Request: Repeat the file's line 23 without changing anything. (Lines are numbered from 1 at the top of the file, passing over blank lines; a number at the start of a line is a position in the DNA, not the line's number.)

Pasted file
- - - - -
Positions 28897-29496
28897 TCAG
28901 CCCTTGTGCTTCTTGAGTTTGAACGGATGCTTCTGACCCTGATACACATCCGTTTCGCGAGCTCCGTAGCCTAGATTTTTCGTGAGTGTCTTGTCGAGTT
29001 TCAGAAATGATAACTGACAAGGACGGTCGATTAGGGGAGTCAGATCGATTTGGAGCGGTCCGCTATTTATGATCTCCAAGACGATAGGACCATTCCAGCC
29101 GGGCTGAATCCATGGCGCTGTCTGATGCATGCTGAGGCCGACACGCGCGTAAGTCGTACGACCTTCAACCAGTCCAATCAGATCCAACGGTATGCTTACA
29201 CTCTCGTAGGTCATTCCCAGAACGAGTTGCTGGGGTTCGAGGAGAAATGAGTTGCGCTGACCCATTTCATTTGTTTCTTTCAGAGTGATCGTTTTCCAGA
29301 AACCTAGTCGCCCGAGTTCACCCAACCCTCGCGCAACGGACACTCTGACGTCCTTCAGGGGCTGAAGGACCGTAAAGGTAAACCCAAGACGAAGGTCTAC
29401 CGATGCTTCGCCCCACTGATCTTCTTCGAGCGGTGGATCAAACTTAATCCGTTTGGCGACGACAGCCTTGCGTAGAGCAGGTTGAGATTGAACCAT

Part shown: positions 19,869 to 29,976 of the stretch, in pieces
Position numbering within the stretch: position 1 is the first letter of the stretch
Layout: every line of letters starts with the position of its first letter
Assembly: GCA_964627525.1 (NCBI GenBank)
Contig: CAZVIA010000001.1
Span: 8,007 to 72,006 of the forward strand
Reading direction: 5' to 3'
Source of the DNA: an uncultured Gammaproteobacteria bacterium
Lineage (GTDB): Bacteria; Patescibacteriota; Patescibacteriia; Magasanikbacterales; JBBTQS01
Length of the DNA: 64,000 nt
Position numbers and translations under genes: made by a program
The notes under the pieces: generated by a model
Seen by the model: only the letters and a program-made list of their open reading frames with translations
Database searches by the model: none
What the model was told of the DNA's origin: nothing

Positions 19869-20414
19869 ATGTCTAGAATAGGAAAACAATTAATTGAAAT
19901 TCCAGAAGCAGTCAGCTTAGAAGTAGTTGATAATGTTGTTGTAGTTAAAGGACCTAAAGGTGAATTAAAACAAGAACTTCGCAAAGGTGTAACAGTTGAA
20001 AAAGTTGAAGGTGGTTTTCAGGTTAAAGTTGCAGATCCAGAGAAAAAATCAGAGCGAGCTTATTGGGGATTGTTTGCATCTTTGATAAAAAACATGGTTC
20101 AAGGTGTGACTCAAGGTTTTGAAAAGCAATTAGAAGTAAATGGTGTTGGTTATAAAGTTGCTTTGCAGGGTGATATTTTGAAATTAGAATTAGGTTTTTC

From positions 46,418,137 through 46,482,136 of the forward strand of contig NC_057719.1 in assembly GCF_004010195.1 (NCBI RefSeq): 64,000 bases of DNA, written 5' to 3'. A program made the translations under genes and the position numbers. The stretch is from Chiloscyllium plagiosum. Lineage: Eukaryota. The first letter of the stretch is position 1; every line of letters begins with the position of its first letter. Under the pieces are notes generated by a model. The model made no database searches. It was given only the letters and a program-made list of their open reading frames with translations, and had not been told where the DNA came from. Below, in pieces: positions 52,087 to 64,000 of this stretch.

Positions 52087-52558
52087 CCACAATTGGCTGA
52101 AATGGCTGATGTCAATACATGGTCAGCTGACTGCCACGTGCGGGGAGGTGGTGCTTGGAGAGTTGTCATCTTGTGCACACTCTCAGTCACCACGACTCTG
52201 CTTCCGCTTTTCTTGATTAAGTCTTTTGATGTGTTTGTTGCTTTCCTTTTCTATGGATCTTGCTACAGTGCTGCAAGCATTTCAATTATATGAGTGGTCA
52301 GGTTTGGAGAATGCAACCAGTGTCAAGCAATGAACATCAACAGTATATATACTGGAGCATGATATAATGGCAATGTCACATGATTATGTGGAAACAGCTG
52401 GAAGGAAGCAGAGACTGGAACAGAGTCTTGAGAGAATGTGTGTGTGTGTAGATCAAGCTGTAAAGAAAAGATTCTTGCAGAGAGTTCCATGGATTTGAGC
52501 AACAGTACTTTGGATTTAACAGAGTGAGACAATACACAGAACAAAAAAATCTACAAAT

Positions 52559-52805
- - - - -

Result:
What the model was told of the DNA's origin: nothing